- Education And Career
- Companies & Markets
- Gadgets & Technology
- After Hours
- Banking & Finance
- Energy & Infra
- Case Study
- Web Exclusive
- Property Review
- Digital India
- Work Life Balance
- Test category by sumit
Five Qs To Britannia Marketing Boss On Women Entrepreneurs
Vinay Subramanyam, the head of marketing at Britannia Industries speaks on the company’s initiatives to engage homemakers by recognising business starting skills
Photo Credit :
Among the several initiatives that Britannia undertakes to engage its consumers, perhaps one of the more out-of-the-box endeavours is seen in ‘Britannia Marie Gold My Start Up’. Despite the surge in start-ups in India, there is a lag in number of women entrepreneurs in comparison to their male counterparts. The corporate major attributes this to lack of finances or optimal skill to start a business.
In order to address these issues, Britannia devised the ‘Britannia Marie Gold My Start Up’ initiative that enables homemakers to embark on their entrepreneurial journeys. In the recently concluded second season, despite the nationwide lockdown, Britannia saw encouraging response, selecting best 10 winning ideas at the end of the process.
In an interview with BW Businessworld, Vinay Subramanyam, Head of Marketing at Britannia Industries details more on this initiative, and why the property itself is important in its overall marketing play. Excerpts:
What was the starting point of launching ‘Britannia Marie Gold My Start Up’?
In 2018, we kicked of a nationwide entrepreneurship survey to get a sentiment of how homemakers were feeling at that point of time. The survey revealed that about 50 per cent of Indian homemakers wanted to be an entrepreneur. We also got to know that at least 70 per cent of them were unable to start because of lack of finances. That had led us to put together the debut season, where we rewarded 10 best ideas with seed capital of Rs 10 lakhs each, to enable these women to start with their entrepreneurial journey.
What were some of the learnings from that season that were incorporated this year?
A large barrier that we encountered in season one was the lack of confidence. One of the key gaps we realised in our conversations with women was they required skilling. Basic skills in like creating a business plan, how to negotiate, how to communicate your ideas were needed by these homemakers.
We developed a complete module in partnership with National Skill Development Corporation (NSDC) which was the highlight of season two. This 40-hour module was given to 10,000 women across the country. It gave them an online class experience of how to be an entrepreneur. Britannia Marie Gold is a 60-year old champion brand for homemakers. We leveraged season one to the next level this year and tried to impart skills to a much larger number of women.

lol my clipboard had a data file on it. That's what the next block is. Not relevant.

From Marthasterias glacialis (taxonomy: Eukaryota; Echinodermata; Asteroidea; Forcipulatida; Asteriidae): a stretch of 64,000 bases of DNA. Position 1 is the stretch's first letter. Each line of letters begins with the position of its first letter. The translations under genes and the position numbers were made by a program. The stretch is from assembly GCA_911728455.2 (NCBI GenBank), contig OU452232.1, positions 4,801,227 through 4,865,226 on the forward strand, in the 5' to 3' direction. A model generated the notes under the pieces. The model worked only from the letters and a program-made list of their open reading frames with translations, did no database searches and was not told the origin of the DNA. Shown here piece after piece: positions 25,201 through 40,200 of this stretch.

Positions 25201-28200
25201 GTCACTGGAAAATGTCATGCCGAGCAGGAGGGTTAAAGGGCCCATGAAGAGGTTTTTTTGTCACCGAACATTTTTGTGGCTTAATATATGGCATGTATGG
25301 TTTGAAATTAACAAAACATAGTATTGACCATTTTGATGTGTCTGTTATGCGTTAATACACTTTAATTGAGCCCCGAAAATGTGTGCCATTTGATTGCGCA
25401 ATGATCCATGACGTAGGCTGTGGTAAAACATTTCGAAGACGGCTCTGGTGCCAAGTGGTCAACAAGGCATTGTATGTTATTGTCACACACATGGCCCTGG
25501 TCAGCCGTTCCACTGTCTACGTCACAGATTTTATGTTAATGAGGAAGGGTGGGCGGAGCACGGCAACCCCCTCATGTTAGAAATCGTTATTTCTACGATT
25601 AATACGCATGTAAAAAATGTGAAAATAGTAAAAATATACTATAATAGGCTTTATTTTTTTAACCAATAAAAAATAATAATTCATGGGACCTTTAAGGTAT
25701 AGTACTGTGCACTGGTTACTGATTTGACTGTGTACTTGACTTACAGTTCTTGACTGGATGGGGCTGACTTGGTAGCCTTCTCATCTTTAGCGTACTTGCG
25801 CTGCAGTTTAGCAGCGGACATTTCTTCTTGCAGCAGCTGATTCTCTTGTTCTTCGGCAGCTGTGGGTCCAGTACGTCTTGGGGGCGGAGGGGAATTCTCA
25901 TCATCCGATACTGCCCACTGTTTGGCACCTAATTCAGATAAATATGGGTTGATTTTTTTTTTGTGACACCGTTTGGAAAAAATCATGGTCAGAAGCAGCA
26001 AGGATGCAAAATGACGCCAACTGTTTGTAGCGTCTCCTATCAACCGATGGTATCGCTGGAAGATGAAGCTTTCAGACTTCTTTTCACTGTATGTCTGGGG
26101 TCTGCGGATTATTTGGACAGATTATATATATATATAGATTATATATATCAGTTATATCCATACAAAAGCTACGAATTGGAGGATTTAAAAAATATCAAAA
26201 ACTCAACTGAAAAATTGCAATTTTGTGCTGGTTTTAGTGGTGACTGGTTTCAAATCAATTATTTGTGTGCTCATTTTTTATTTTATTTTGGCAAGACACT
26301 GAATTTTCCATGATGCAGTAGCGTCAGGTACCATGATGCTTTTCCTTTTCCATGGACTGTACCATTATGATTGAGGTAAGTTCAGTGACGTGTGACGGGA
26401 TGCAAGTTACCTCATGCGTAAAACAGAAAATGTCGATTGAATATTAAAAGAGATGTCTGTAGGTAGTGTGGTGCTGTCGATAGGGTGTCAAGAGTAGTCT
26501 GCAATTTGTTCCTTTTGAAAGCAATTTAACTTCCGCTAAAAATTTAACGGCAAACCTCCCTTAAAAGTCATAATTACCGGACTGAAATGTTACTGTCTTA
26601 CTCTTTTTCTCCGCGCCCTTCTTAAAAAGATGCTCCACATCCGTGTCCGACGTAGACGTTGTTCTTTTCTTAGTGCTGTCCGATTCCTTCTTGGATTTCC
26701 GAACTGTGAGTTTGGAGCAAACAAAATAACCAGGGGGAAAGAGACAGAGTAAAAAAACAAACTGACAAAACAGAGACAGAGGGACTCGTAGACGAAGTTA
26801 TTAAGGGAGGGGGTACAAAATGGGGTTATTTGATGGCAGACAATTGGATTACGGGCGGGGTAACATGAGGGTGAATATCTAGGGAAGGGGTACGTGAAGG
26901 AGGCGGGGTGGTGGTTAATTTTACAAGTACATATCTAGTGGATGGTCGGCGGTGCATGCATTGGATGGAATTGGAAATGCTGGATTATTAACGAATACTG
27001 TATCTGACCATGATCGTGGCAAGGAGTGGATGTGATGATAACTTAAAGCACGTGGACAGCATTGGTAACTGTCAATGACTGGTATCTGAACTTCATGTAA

Were you expecting this kind of response given the lockdown?
It was an overwhelming response despite the lockdown. We received around 1.5 million ideas or entries from across the country. This number is absolutely wonderful because each entry has got an idea and a proper plan as to how they are going to build a particular business. That was the power and enthusiasm in the responses that we got for this initiative.
How does an initiative like this help a brand like Britannia?
The initiative is for Britannia Marie Gold which is Britannia’s second largest biscuit brand and India’s third largest. It has been there ever since the brand was launched. For every brand, it is important to understand the reason of its existence. While we are the physical fuel that every homemaker has in terms of the product that we offer, we also wanted to make sure that we strengthen our connection with the homemaker by mentally supporting and stimulating her to do more and realise her full potential. This was the objective of the brand. It has done tremendous good for the brand and the relations that it shares with its key constituencies.
How has the digital transformation experience for this season?
The course that we had put together with the help of NSDC was an online course. It was digitally administered and received well. The event was supposed to happen as a proper physical event but had to be converted into a virtual one. We made sure that everybody was connected well. We also provided internet connectivity and a number of dry runs to ensure a seamless program. This was done to make sure that the event does equally well virtually too, and we have been very pleased with the overall outcome from this initiative this year.